When I finally caught up with Graeme Wait, he was carrying the tools of his trade, a briefcase and his motorcycle jacket and helmet, and he was standing in a typical location outside one of the 33 restaurants he has opened in the UK for the wagamama group alone over the past decade.
But Wait is not a chef or a restaurateur. He is, rather, an extremely knowledgeable individual who is bringing to the increasingly competitive restaurant business his grasp of the property world, knowledge which can easily tip the balance between success and failure.
As we slid on to the benches at wagamama, one of the successful chain of noodle restaurants recently opened on the new Festival Riverside by Hungerford Bridge (to which I should say that I am a consultant), Wait explained that while there were several agencies which specialise in trading restaurant properties and that he had one or two individual competitors, no-one performs quite the same role as he has done for wagamama.
I asked him to describe exactly what he does for wagamama particularly but also in the past for Harvey Nichols restaurants, Planet Organic and Party Ingredients. “My generic role has been growing young restaurant businesses, in more prosaic terms designing and implementing a property acquisition strategy mainly for wagamama although I have worked for a number of other restaurant groups too. But where I am different from other agents, I believe, is that I am involved from the very beginning, from the finding of what we hope will be the right location to the opening. Along the way, a process that on average takes a couple of years but can easily take three or four if we are to be part of a new development I oversee all the practical and legal negotiations with the landlords and all the statutory bodies, I make sure that all the leases and agreements are signed and then, most importantly, I ensure that we open on time. It’s very exciting but it can be equally frustrating.”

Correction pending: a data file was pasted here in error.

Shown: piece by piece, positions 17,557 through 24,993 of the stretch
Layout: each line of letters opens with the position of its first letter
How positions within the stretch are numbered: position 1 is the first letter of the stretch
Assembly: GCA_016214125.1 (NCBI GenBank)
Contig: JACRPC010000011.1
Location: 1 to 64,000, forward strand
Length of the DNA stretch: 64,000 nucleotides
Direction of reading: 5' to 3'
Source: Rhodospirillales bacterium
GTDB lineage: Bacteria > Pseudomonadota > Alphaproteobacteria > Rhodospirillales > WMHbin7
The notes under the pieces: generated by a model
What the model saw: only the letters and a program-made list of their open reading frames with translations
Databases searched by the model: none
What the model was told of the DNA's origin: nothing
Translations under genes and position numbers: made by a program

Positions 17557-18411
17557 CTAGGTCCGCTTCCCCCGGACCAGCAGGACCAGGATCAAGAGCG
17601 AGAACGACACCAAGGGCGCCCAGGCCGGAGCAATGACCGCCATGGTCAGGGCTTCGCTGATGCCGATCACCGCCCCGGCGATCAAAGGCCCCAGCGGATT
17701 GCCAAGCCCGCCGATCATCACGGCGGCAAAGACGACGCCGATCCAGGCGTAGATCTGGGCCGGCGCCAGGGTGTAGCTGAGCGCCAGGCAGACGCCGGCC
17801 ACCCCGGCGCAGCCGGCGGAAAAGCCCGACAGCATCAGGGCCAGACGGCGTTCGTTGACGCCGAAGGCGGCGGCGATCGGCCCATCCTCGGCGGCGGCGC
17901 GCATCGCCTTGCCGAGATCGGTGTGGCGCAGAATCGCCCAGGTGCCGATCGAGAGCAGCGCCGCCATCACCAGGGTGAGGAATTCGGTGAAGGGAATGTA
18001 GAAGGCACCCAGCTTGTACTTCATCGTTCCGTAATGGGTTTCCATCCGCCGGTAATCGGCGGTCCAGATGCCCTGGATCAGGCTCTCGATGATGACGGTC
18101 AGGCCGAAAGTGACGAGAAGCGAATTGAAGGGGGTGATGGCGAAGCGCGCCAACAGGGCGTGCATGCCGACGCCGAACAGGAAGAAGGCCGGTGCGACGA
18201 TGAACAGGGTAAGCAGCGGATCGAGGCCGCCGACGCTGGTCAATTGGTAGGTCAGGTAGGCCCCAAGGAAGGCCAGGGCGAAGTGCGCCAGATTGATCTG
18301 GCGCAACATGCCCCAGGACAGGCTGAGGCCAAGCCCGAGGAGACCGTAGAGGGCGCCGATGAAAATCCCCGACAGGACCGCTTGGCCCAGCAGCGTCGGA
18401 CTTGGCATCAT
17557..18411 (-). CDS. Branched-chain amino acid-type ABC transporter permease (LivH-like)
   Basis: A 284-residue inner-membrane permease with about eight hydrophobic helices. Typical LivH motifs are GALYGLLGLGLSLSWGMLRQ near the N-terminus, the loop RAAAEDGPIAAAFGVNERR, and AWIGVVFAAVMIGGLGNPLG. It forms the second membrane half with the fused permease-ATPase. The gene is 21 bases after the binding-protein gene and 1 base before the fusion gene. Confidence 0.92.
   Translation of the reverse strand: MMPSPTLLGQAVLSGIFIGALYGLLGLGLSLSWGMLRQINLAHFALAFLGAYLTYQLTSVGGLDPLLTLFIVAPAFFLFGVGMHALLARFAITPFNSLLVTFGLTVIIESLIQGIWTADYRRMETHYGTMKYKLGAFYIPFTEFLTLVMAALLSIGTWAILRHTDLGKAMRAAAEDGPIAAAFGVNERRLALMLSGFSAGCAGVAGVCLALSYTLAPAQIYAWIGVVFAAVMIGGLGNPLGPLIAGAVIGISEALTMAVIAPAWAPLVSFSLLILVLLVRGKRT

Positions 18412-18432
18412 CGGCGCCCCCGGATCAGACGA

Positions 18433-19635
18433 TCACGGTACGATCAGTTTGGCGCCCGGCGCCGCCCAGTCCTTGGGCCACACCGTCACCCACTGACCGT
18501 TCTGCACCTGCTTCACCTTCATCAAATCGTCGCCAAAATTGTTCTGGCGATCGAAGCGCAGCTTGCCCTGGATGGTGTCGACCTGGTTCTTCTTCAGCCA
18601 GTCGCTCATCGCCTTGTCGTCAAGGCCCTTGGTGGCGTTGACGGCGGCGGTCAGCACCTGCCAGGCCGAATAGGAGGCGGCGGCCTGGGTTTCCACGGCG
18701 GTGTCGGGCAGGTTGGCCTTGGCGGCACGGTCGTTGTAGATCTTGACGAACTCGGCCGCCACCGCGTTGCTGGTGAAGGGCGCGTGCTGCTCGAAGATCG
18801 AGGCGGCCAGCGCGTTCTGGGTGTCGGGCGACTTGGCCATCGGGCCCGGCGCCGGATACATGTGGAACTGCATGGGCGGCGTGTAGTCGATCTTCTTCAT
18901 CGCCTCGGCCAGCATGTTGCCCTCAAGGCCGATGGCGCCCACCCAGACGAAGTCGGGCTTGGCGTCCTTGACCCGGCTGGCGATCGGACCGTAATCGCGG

Wait, an apparently youthful 53 thanks to his passions for skiing and surfing, initially spent 25 years as a chartered surveyor, a period which has imbued him with a particular perspective on how restaurants fit into the British property sector. “There is no question that restaurants are at the top end of the difficult scale because today they have to be sophisticated animals that incorporate air-conditioning, ventilation, drainage and disabled access. And most of the UK’s property stock has not been built to accommodate them easily. It’s either historic or built specifically for retail which means simply four walls. And when it is a new build most developers under-specify, sadly.”
To outline this point, Wait looked around the crowded restaurant. “Our minimum requirement is for a site that can fit 110 seats which requires a capital investment of £1.5 million. But although 40 per cent of the space is the kitchens and back of house that part takes up probably 60 per cent of the capital cost. And these monsters have to be built to last – our busiest site, for example, serves over 10,000 customers a week and we want to trade every day of the week from midday to 11pm.”